fold verb, noun definition, meaning - what is fold verb, noun in the British English Dictionary & Thesaurus - Cambridge Dictionaries Online

Cambridge Dictionaries online Cambridge Dictionaries online

The most popular online dictionary and thesaurus for learners of English

English definition of “fold”

See all translations

fold

verb uk   /fəʊld/  us   /foʊld/

fold verb (BEND)

B1 [I or T] to bend something, especially paper or cloth, so that one part of it lies on the other part, or to be able to be bent in this way: I folded the letter (in half) and put it in an envelope. He had a neatly folded handkerchief in his jacket pocket. Will you help me to fold (up) the sheets? The table folds up when not in use. [T] literary to wrap: She folded her baby in a blanket. He folded his arms around her.fold your arms to bring your arms close to your chest and hold them together [T] to move a part of your body into a position where it is close to your body: She sat with her legs folded under her.
More examples

fold verb (FAIL)

[I] (of a business) to close because of failure: Many small businesses fold within the first year.

fold

noun [C] uk   /fəʊld/  us   /foʊld/

fold noun [C] (BEND)

a line or mark where paper, cloth, etc. was or is folded: Make a fold across the centre of the card. specialized geology a bend in a layer of rock under the Earth's surface caused by movement there

fold noun [C] (SHELTER)

a small area of a field surrounded by a fence where sheep can be put for shelter for the nightthe fold your home or an organization where you feel you belong: Her children are all away at college now, but they always return to the fold during the holidays.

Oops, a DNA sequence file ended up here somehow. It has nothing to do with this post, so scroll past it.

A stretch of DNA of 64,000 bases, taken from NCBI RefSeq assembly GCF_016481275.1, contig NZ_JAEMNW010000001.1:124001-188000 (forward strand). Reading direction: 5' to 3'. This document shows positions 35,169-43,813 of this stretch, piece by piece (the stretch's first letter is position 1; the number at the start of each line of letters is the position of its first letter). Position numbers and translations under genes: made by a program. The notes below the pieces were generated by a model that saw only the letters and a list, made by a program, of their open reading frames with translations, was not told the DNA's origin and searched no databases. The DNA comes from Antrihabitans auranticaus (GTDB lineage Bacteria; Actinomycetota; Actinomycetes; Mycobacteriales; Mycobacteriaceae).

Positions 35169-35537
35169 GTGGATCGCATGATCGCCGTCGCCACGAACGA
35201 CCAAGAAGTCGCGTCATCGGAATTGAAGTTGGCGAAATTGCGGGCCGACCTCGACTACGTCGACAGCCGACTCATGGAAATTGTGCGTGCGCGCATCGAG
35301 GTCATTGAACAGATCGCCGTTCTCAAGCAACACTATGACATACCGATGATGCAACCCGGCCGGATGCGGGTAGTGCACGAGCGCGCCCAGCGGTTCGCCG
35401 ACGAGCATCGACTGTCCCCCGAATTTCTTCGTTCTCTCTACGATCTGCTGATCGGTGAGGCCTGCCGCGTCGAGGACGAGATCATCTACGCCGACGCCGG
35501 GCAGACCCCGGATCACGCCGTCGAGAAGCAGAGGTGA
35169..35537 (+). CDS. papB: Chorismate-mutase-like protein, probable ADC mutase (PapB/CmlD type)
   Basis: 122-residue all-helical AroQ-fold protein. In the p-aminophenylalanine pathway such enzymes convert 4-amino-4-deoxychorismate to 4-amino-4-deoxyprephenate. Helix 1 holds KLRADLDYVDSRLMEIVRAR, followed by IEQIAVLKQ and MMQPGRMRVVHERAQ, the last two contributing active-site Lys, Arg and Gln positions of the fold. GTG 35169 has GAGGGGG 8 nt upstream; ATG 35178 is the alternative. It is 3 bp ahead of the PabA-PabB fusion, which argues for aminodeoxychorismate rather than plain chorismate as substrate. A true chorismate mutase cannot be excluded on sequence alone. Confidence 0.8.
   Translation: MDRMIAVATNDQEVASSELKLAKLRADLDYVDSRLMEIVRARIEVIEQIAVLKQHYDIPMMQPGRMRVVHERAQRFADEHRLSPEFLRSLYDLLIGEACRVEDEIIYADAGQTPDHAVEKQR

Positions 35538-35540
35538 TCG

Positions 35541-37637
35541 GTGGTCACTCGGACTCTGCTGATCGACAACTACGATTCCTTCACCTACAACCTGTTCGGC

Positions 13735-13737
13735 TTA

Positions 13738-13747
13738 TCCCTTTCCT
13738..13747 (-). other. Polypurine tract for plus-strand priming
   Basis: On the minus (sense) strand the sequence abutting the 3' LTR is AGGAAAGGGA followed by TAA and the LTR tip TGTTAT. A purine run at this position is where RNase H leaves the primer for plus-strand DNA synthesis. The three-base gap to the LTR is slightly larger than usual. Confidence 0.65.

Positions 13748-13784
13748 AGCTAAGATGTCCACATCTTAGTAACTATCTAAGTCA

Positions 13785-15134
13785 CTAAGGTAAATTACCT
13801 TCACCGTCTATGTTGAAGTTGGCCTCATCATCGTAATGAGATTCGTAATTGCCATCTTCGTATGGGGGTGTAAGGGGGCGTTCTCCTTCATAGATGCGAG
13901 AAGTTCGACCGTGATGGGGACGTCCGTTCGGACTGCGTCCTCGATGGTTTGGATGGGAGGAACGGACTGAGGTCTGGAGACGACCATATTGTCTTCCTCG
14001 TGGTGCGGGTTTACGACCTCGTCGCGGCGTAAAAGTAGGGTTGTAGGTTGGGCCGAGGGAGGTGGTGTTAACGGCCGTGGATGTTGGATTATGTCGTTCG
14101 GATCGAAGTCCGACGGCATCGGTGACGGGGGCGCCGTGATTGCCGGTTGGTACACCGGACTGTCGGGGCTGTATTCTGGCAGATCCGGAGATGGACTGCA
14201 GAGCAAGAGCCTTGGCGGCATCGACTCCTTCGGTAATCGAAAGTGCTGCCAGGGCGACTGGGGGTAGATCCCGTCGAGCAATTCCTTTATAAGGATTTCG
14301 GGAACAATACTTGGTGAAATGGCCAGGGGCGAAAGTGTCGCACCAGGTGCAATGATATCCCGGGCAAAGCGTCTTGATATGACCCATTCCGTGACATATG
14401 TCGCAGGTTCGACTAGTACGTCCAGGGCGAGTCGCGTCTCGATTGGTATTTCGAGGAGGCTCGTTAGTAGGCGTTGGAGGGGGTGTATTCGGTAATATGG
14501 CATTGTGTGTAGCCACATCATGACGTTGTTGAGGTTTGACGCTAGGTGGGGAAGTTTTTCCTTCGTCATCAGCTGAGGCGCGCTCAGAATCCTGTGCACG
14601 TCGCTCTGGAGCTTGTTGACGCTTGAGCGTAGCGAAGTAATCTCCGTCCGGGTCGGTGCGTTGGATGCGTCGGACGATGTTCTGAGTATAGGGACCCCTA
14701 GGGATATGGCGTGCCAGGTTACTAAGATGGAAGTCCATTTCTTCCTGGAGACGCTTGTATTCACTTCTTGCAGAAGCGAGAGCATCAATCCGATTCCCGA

(Definition of fold verb, noun from the Cambridge Advanced Learners Dictionary & Thesaurus © Cambridge University Press)
What is the pronunciation of fold?
Add Cambridge dictionaries to your browser to your website

Definitions of “fold” in other dictionaries

Word of the Day

intellectualize

to think about or discuss a subject in a detailed and intellectual way, without involving your emotions or feelings

Word of the Day

What’s All The Commotion About? (Words to describe sounds)

by Kate Woodford,
May 20, 2015
​​​ In this post we look at a range of words and phrases that we use to describe noise and the absence of noise. Starting with complete quiet, we sometimes use the noun hush to describe silence: A hush fell over the room as the bride walked in./There was a deathly hush (=complete

Read More 

plyscraper noun

May 18, 2015
a skyscraper made mainly from wood The development of engineered timber could herald a new era of eco-friendly ‘plyscrapers’. Christchurch welcomed its first multistorey timber structure this year, there are plans for Vancouver, and the talk is China could follow

Read More